Turning Down the Heat

How can your pest management firm lower its risk when performing heat treatments?

ilkercelik| Adobestock

Editor’s Note: This article is based on a presentation from the 2016 PestSure Safety and Loss Prevention Conference, where PMPs gathered to hear the latest strategies for protecting their employees, customers and businesses from a variety of threats. In business for more than 30 years, PestSure is a nationwide association providing insurance and risk management services that is owned and operated by pest management professionals.

Heat treatments for bed bugs are not only time-intensive but they present a fair amount of risk for both the client and pest management company. This is not a surprise since the heavy equipment brought in to do the job raises indoor temperatures to nearly 140°F and requires 480 volts of electricity to operate.

Hundreds of heat treatments for severe bed bug infestations in both residential and commercial accounts are performed each day by pest management professionals across the country. And with each job comes a learning curve for pest control companies on how to mitigate risks to technicians and avoid damage claims.

At the PestSure Safety and Loss Prevention Conference, John Lemons, vice president of special services for Rose Pest Solutions in Troy, Mich., shared insights into how Rose keeps its risk profile low and service quality high when performing heat treatments.

Rose deploys 11 heat treatment units and performs multiple bed bug jobs each day for residential and commercial clients in the company’s service area that includes Michigan, Ohio, Indiana, Kentucky, Pennsylvania and West Virginia.

“Our heat treatment teams will be on site for a full day and they know they have to be on their toes when it comes to personal and client safety,” said Lemons. “And creating that safety mindset starts well before they arrive at the job site.”

Lemons told attendees that assessing the level of the infestation and making the appropriate treatment recommendation (i.e., heat treatment, pesticide application, etc.) is the first step to minimize your company’s risk.

When a heat treatment is prescribed pest control professionals bring a trailer full of equipment — heating units, fans, electrical cords — that will be set up, turned on and broken down at the end of the day.

From back strains from moving equipment in and out of trucks to heat stress in the summer months to trips and falls, there are hazards that pest professionals need to mitigate.

“Often the places we are treating are packed before we even get there and once the equipment is set up trip hazards can exist,” said Lemons. “That is why the need for clear walkways to set up and tear down is important.”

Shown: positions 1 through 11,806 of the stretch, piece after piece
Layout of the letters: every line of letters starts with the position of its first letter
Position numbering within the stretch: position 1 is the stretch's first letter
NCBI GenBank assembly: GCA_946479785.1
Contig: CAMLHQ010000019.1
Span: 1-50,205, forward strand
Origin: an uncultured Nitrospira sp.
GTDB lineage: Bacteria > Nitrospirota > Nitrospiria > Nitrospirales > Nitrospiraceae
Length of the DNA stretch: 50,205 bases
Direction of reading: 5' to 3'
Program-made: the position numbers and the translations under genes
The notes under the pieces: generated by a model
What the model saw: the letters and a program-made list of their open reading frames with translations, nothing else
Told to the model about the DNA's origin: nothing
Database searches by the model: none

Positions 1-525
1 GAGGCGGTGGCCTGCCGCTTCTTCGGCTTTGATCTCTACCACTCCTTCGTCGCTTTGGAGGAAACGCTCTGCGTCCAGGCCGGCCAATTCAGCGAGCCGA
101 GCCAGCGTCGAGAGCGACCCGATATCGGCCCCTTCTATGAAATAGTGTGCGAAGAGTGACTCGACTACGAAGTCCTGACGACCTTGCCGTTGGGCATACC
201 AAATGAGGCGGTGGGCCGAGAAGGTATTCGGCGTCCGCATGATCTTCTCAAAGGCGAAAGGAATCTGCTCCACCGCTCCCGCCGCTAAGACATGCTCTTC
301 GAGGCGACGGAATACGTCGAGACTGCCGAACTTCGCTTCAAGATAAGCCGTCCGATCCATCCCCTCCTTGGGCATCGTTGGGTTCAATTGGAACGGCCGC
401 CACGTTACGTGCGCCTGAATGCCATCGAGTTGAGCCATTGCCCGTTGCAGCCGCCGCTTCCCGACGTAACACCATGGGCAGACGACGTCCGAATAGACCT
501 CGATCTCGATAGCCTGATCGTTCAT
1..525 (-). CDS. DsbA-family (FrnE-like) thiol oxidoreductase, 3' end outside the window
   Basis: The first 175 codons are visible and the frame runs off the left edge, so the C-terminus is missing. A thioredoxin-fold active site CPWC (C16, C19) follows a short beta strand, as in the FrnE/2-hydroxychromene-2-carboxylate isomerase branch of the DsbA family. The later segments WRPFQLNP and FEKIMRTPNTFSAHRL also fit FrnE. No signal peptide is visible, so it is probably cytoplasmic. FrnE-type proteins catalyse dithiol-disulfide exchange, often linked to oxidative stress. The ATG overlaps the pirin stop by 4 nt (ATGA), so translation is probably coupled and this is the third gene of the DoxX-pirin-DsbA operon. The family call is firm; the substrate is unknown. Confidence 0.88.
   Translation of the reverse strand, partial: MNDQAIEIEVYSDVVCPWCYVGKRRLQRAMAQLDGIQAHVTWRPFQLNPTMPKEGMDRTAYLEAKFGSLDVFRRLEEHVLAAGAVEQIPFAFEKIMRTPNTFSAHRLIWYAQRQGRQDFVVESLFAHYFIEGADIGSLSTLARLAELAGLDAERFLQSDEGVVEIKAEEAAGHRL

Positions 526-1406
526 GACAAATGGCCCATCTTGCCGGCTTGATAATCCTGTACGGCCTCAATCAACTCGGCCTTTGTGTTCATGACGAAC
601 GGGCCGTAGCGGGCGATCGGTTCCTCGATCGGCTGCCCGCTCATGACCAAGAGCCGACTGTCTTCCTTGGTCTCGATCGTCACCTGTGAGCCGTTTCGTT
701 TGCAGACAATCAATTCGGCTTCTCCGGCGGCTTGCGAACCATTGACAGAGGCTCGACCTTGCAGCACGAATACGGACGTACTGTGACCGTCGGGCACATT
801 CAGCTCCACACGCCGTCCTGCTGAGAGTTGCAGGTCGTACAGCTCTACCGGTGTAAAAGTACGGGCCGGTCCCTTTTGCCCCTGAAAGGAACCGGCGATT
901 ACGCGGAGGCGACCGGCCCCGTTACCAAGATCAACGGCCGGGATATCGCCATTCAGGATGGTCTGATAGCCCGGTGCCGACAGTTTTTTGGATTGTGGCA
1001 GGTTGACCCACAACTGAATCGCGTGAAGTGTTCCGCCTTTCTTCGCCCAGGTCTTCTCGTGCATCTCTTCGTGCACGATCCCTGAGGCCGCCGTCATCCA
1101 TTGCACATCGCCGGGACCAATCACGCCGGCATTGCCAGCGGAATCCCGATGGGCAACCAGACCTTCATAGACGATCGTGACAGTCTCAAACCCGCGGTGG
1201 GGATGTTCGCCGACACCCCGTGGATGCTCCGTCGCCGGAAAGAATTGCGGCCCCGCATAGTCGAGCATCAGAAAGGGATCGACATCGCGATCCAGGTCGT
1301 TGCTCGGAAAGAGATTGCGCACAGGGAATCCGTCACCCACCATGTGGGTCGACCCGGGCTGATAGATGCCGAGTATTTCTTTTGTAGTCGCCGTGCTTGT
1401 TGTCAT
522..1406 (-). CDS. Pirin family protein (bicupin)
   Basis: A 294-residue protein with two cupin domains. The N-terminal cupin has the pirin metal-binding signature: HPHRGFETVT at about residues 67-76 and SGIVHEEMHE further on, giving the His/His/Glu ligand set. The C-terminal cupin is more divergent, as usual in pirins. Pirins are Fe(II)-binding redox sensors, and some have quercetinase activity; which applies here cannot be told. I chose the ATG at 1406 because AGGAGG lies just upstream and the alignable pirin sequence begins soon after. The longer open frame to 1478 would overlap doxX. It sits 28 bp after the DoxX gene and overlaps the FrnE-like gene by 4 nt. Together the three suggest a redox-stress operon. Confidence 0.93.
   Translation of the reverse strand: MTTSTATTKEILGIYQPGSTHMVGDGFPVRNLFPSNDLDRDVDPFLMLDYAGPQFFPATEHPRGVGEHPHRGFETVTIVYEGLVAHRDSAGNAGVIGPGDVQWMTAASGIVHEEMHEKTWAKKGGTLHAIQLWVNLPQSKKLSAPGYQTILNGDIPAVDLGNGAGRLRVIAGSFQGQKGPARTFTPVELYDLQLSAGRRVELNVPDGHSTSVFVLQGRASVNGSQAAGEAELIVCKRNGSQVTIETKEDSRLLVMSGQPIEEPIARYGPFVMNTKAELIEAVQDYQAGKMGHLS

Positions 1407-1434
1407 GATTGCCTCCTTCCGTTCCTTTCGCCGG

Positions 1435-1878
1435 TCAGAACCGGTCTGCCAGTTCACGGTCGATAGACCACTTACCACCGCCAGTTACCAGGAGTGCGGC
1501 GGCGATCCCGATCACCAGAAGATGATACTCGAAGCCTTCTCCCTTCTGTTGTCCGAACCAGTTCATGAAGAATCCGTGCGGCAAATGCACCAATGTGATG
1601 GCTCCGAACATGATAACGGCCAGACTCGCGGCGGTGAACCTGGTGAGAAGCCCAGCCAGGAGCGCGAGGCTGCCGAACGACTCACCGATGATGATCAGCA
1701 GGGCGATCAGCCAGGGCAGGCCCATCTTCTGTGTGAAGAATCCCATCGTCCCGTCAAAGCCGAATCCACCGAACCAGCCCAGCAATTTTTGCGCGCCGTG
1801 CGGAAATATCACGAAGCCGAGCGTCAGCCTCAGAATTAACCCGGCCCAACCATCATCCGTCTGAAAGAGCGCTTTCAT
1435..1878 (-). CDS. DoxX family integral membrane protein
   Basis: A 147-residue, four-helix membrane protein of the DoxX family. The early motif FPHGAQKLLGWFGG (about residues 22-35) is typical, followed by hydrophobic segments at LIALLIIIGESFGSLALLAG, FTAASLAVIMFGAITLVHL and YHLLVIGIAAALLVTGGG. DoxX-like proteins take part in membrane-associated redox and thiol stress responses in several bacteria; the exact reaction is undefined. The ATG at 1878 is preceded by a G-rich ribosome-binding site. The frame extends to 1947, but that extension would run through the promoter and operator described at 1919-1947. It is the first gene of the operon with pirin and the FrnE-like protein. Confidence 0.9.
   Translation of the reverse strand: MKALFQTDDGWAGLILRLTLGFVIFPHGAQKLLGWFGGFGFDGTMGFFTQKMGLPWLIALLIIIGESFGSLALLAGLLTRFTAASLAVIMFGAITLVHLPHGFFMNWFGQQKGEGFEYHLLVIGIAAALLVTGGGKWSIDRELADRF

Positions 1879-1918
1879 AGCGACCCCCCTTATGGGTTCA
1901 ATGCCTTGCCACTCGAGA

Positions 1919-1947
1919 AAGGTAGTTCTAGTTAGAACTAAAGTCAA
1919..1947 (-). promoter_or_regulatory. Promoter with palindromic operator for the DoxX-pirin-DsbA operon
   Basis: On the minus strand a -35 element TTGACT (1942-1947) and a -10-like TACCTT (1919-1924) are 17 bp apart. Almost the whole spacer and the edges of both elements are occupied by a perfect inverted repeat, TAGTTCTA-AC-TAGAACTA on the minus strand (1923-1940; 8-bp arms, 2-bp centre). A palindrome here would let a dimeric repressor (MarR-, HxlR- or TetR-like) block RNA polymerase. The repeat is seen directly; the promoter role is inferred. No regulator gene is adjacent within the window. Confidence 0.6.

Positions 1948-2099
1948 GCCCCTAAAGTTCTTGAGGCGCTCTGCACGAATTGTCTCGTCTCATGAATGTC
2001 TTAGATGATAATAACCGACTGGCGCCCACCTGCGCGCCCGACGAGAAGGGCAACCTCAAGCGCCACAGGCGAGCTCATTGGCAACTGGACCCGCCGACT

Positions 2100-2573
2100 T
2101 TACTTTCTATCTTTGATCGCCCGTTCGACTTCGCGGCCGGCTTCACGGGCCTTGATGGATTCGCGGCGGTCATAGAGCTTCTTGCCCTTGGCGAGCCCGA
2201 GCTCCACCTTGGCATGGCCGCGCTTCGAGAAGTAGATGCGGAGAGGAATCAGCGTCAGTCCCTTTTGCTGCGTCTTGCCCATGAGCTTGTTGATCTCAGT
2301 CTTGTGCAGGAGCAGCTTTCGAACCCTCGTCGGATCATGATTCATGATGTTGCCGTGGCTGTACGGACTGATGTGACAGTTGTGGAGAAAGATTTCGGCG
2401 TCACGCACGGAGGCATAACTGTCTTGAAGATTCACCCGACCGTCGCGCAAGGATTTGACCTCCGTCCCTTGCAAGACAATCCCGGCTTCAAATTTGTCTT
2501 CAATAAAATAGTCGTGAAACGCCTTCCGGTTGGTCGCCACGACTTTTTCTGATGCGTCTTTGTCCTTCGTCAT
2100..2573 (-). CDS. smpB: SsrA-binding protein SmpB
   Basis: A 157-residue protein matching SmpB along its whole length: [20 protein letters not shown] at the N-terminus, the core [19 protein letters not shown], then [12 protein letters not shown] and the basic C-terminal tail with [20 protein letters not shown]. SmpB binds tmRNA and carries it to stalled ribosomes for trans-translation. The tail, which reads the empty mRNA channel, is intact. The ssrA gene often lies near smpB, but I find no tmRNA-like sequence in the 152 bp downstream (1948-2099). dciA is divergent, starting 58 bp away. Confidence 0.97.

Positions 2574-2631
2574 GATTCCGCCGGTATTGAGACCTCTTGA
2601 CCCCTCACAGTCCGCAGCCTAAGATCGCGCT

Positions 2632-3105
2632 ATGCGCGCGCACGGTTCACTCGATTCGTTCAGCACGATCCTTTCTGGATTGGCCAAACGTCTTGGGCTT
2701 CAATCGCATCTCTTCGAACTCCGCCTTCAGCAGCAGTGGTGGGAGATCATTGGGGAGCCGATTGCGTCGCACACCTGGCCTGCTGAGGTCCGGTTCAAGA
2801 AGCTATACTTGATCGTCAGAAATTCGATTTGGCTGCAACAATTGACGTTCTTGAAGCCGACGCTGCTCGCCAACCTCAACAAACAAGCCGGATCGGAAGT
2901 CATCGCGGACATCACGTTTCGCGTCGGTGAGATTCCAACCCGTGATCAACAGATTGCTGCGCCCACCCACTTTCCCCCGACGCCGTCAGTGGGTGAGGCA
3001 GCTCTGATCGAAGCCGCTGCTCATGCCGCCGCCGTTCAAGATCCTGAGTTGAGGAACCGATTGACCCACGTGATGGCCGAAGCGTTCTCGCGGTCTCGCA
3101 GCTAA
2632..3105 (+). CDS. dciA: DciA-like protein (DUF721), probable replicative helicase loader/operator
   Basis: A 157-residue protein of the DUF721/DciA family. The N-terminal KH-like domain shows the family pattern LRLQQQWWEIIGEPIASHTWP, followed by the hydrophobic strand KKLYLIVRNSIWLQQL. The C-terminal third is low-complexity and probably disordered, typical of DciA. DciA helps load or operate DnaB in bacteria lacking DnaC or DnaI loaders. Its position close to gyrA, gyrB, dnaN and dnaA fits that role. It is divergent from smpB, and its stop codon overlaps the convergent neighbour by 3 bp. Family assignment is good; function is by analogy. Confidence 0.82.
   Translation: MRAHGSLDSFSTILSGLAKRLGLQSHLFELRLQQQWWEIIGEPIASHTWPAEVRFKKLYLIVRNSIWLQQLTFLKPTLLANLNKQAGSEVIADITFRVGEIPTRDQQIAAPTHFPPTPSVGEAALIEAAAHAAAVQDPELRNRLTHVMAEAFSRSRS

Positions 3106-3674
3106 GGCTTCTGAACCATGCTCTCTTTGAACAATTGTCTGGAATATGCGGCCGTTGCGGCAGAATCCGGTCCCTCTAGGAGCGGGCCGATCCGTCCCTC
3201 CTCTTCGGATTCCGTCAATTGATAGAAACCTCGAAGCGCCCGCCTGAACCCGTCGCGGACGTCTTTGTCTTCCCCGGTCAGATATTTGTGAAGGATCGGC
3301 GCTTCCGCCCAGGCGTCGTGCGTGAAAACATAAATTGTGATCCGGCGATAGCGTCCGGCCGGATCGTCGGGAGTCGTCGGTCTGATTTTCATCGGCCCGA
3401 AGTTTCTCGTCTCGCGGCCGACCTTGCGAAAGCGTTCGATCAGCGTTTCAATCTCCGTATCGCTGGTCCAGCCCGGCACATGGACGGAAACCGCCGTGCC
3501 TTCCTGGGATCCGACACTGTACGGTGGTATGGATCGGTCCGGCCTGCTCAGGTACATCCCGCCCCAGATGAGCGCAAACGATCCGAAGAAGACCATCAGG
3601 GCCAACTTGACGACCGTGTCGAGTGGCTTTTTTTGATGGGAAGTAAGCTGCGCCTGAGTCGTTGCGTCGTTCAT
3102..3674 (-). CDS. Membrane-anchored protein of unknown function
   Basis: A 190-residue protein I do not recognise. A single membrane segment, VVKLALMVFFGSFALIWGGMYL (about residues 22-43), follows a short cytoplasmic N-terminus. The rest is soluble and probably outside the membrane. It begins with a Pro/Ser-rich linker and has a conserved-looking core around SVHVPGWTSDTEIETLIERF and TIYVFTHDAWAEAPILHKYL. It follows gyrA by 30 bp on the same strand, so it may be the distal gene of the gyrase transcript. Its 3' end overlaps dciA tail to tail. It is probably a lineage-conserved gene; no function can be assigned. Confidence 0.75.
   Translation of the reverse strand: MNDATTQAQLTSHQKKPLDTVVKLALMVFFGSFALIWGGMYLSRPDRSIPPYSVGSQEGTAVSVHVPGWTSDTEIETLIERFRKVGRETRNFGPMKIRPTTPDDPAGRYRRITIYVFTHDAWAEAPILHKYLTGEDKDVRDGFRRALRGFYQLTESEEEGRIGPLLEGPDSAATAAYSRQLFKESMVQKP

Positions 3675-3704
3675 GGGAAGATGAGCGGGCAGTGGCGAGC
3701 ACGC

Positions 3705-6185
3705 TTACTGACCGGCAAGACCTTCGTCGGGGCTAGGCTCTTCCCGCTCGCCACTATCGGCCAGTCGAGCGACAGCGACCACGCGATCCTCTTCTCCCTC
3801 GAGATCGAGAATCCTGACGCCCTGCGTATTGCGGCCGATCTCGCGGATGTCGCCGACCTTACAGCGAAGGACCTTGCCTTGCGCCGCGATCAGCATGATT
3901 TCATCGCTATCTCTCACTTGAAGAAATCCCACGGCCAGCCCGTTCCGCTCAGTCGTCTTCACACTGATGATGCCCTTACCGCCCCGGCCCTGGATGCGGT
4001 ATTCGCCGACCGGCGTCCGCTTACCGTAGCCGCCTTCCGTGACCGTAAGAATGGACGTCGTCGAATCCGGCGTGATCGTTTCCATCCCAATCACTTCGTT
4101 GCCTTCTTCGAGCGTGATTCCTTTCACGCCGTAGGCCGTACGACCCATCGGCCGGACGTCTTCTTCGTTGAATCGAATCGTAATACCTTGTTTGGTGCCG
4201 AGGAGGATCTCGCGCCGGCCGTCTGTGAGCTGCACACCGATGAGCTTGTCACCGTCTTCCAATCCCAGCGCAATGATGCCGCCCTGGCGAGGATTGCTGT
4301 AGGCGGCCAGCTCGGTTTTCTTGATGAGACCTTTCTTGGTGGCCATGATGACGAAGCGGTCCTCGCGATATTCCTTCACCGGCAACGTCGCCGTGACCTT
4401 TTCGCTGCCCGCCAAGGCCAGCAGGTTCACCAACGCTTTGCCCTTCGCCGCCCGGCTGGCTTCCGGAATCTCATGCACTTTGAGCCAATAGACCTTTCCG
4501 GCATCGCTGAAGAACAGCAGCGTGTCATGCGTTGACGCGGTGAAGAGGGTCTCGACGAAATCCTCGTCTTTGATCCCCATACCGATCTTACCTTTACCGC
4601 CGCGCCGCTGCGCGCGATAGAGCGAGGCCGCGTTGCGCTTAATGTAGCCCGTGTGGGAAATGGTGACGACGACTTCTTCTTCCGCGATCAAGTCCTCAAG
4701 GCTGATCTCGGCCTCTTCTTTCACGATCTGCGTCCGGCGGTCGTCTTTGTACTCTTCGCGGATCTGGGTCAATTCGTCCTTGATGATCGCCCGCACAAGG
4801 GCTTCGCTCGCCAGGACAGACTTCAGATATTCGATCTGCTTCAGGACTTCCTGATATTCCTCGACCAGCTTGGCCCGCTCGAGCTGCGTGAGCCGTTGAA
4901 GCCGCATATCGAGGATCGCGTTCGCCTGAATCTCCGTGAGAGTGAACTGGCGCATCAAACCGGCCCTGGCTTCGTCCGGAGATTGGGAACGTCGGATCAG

Understanding the basics of electrical safety (i.e., always turn off the main heating unit before unplugging other units to avoid arcing, checking for frayed cables, etc.); equipment maintenance (i.e., a loose screw on a fan can be dangerous); and knowing the signs and how to avoid heat stress (i.e., stay hydrated, wear moisture-wicking clothing) are essential items on a company’s heat treatment checklist.

“Technicians need to respect the power and make sure they follow their operational and safety protocols each and every time,” said Lemons.

Performing a heat treatment in a high-rise, multi-family structure presents challenges in properly setting up, securing and taking down the electrical cords needed to run the units.

“Be sure to use cable locks on both ends, loop cords to reduce strain on the connector and never drop a cable — it should always be lowered to the ground and not taken up,” said Lemons, who says Rose has performed heat treatments in buildings as high as 10 stories.

AVOIDING THE AVOIDABLE. From fans blowing framed pictures off walls to laminate flooring buckling and plastic television stands melting and dropping a 55-inch flat screen to the floor, the risk of damage claims during heat treatments is very real.

To reduce the risk, pest management professionals are wise to follow two things: their company’s operating protocols and their common sense.

When Rose Pest Solutions bed bug service teams arrive at a customer’s home they take extra care to leave the property as they found it — minus the bed bugs.

Rose inspectors and technicians also review an extensive pre-service prep list with clients covering what their responsibilities are for moving furniture, reducing clutter and removing items such as candles, lighters, cleaning materials, sensitive electronic equipment, etc. Clients must sign off on the prep list before treatment is performed.

“Adhering to our checklists and procedures each and every time is the best approach to reducing the risk of a damage claim,” added Lemons.

The author is a frequent contributor to PCT magazine and partner with B Communications. He can be reached at jfenner@b-communications.com.

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